A008590


Multiples of 8.


41



0, 8, 16, 24, 32, 40, 48, 56, 64, 72, 80, 88, 96, 104, 112, 120, 128, 136, 144, 152, 160, 168, 176, 184, 192, 200, 208, 216, 224, 232, 240, 248, 256, 264, 272, 280, 288, 296, 304, 312, 320, 328, 336, 344, 352, 360, 368, 376, 384, 392, 400, 408, 416, 424, 432
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OFFSET

0,2


COMMENTS

For n > 3, the number of squares on the infinite 4column halfstrip chessboard at <= n knight moves from any fixed point on the short edge.
First differences of odd squares: a(n) = A016754(n)  A016754(n1) for n > 0.  Reinhard Zumkeller, Nov 08 2009
Complement of A047592; A168181(a(n)) = 0.  Reinhard Zumkeller, Nov 30 2009
For n >= 1, number of pairs (x, y) of Z^2, such that max(abs(x), abs(y)) = n.  Michel Marcus, Nov 28 2014
These terms are the area of square frames (using integer lengths), with specific instances where the area equals the sum of inner and outer perimeters (see example and formula below). The thickness of the frames are always 2, which is of further significance when considering that all regular polygons have an area that is equal to perimeter when apothem is 2.  Peter M. Chema, Apr 03 2016
From Lechoslaw Ratajczak, Sep 03 2017: (Start)
Conjecture: let gcd_2(b,c) be the second greatest common divisor and lcd_2(b,c) be the second least common divisor of not coprime integers b and c. Consecutive elements of this sequence (for a(n) > 0) are consecutive integers m for which both Sum_{k=1..m, gcd(k,m)<>1} gcd_2(k,m) and Sum_{k=1..m, gcd(k,m) <>1} lcd_2(k,m) are even numbers.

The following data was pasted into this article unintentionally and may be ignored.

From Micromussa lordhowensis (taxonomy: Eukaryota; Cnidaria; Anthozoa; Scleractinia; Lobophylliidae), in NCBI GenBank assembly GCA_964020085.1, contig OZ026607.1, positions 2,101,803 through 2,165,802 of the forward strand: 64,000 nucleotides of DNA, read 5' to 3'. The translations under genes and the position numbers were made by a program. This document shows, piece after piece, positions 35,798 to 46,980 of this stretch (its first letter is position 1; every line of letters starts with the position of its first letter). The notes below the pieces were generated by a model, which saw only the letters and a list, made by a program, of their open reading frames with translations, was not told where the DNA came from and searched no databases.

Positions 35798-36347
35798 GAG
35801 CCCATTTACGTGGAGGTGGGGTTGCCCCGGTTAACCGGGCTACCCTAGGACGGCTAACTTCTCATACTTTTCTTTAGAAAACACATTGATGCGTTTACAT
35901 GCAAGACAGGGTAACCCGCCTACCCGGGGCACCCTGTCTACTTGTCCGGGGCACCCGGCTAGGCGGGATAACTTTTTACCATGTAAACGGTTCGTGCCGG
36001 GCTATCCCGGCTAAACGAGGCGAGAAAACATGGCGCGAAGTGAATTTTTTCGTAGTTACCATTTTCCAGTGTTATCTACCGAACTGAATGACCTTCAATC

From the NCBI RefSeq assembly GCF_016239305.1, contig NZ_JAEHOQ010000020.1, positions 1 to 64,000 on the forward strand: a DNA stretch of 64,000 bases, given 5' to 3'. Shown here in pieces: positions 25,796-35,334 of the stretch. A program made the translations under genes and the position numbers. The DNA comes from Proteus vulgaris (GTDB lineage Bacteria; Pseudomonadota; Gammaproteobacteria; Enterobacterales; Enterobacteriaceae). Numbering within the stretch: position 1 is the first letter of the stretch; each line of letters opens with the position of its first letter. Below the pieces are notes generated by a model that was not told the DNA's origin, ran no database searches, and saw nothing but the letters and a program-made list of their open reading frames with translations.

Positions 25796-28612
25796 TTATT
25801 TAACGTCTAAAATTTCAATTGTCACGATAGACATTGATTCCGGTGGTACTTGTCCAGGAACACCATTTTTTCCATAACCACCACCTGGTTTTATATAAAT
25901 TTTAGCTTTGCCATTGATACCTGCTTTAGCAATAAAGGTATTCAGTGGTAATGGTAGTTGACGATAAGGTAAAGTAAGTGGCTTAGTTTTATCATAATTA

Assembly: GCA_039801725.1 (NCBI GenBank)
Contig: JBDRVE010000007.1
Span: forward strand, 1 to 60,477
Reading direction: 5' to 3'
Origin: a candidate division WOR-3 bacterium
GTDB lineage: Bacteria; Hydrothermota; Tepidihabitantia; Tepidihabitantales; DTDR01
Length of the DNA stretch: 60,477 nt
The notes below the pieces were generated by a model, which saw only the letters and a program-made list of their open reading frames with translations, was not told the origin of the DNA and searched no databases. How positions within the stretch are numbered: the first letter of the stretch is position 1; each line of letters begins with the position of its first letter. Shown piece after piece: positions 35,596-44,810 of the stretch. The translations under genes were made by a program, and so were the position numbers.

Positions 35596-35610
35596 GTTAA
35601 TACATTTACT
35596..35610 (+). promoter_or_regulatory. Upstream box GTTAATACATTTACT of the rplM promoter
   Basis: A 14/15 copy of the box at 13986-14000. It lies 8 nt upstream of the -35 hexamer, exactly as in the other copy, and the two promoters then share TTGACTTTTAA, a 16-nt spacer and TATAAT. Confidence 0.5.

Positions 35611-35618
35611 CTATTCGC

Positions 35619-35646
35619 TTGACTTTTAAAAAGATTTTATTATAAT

a(1) = 8 because 1+2+1+4 = 8 (8 is even) and 2+2+2+2 = 8 (8 is even).
a(2) = 16 because 1+2+1+4+1+2+1+8 = 20 (20 is even) and 2+2+2+2+2+2+2+2 = 16 (16 is even).
a(3) = 24 because 1+1+2+3+4+1+1+6+1+1+4+3+2+1+1+12 = 44 (44 is even) and 2+3+2+2+2+3+2+2+2+3+2+2+2+3+2+2 = 36 (36 is even).
The conjecture was checked for 5*10^4 consecutive integers. (End)


LINKS

Ivan Panchenko, Table of n, a(n) for n = 0..200
Tanya Khovanova, Recursive Sequences
INRIA Algorithms Project, Encyclopedia of Combinatorial Structures 320
Luis Manuel Rivera, Integer sequences and kcommuting permutations, arXiv preprint arXiv:1406.3081 [math.CO], 2014.
Index entries for linear recurrences with constant coefficients, signature (2,1)


FORMULA

a(n) = (2*n+1)^2  (2*n1)^2.  Xavier Acloque, Oct 22 2003
From Vincenzo Librandi, Dec 24 2010: (Start)
a(n) = 8*n = 2*a(n1)  a(n2).
G.f.: 8*x/(x1)^2. (End)
a(n) = Sum_{k=1..4n} (i^k + 1)*(i^(4nk) + 1), where i=sqrt(1).  Bruno Berselli, Mar 19 2012
a(n) = (n+2)^2  (n2)^2 = 4*(n+2) + 4*(n2), as exemplified below.  Peter M. Chema, Apr 03 2016


EXAMPLE

Beginning with n = 2, illustration of the terms as the area of square frames, where area equals the sum of inner and outer perimeters:
_ _ _ _ _ _ _ _
_ _ _ _ _ _ _  
_ _ _ _ _ _    _ _ _ _ 
_ _ _ _ _    _ _ _     
_ _ _ _    _ _         
   _             
   _   _ _   _ _ _   _ _ _ _ 
         
_ _ _ _ _ _ _ _ _ _ _ _ _ _ _ _ _ _ _ _ _ _ _ _ _ _ _ _ _ _
a(2) = 16 a(3) = 24 a(4) = 32 a(5) = 40 a(6) = 48
The inner square has side n2 and outer square side n+2, pursuant to the above and related formula. Note that a(2) is simply the square 4*4, with the inner square having side 0; considering the inner square as a center point, this frame also has thickness of 2.
E.g., for a(4), the square frame is formed by a 6 X 6 outer square and a 2 X 2 inner square, with the area (6 X 6 minus 2 X 2) equal to the perimeter (4*6 + 4*2) at 32.  Peter M. Chema, Apr 03 2016


MATHEMATICA

Table[8*n, {n, 0, 5!}] (* Vladimir Joseph Stephan Orlovsky, Mar 03 2010 *)


PROG

(Haskell)
a008590 = (* 8)
a008590_list = [0, 8..]  Reinhard Zumkeller, Apr 02 2012
(PARI) a(n) = 8*n; \\ Altug Alkan, Apr 08 2016


CROSSREFS

Cf. A010014.
Essentially the same as A022144.
Subsequence of A185359, apart initial 0.
Sequence in context: A185359 A022144 A181390 * A186544 A061824 A085131
Adjacent sequences: A008587 A008588 A008589 * A008591 A008592 A008593


KEYWORD

nonn,easy,changed


AUTHOR

N. J. A. Sloane


STATUS

approved